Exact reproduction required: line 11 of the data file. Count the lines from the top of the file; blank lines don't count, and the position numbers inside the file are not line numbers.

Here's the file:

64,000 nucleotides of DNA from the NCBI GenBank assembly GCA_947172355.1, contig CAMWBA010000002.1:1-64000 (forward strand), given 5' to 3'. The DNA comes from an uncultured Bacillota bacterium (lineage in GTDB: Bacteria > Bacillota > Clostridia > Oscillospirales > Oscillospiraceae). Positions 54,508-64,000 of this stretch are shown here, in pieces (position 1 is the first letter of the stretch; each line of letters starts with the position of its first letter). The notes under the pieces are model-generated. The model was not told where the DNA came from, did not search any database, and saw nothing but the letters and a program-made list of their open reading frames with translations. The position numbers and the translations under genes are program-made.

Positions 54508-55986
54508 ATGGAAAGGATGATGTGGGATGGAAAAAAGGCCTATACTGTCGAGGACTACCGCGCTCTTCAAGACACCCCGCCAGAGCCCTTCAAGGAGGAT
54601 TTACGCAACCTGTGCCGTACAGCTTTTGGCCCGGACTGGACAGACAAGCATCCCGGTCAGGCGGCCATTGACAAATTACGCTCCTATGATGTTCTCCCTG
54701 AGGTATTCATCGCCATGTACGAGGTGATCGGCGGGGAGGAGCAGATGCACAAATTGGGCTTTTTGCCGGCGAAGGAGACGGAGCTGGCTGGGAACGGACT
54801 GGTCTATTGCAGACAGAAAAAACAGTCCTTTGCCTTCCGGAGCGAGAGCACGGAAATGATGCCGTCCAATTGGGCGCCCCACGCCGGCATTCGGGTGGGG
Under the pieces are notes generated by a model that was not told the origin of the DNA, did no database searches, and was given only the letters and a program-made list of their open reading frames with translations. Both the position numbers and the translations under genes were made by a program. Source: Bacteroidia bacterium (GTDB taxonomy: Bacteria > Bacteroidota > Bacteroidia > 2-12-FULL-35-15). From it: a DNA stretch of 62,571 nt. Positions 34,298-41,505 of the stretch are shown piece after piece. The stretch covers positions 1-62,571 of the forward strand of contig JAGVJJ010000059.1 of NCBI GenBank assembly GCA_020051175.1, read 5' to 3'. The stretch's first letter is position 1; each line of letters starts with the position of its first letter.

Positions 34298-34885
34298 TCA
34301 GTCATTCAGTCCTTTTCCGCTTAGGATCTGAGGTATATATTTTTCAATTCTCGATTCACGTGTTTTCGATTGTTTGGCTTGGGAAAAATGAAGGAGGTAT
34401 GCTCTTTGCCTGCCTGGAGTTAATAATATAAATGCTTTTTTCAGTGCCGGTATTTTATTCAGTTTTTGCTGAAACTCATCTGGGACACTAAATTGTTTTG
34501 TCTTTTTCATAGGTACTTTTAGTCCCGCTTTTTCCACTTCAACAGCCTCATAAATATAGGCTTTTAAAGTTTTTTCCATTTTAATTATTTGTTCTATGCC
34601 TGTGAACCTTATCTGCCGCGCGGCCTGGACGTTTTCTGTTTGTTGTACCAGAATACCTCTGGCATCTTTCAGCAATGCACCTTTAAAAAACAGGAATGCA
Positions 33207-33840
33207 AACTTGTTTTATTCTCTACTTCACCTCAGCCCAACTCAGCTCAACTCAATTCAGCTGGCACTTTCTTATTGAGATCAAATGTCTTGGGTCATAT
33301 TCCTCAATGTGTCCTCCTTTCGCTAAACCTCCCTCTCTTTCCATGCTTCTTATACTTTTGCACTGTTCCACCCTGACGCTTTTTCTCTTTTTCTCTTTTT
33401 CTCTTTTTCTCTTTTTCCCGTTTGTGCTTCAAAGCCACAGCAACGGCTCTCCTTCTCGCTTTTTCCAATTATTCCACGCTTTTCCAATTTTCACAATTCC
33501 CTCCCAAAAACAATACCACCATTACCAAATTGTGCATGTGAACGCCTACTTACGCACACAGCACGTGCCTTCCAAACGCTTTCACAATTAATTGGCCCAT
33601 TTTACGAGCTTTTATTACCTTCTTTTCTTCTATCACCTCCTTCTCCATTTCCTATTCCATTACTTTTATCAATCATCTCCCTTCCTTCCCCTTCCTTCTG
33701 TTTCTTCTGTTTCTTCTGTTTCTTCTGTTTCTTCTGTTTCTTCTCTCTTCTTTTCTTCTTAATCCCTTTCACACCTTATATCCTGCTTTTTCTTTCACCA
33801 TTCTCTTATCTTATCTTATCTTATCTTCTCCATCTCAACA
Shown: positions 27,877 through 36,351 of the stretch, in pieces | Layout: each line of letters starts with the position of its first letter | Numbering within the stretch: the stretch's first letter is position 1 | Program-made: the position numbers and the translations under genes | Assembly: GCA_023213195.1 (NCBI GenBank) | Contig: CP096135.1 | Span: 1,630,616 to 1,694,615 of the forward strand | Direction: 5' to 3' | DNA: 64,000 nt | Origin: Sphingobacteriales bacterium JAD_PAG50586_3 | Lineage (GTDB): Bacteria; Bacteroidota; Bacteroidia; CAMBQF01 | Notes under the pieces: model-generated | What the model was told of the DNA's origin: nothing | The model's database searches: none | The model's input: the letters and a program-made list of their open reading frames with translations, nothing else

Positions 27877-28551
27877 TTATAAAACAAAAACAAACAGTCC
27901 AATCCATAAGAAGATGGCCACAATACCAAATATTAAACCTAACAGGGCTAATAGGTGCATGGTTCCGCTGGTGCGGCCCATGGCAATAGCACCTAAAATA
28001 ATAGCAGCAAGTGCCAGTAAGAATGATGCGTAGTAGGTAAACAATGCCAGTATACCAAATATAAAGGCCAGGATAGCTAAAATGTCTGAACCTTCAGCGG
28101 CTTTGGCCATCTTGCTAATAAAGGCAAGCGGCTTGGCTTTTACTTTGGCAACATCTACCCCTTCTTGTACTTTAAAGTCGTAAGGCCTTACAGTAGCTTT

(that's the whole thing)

34401 GCTCTTTGCCTGCCTGGAGTTAATAATATAAATGCTTTTTTCAGTGCCGGTATTTTATTCAGTTTTTGCTGAAACTCATCTGGGACACTAAATTGTTTTG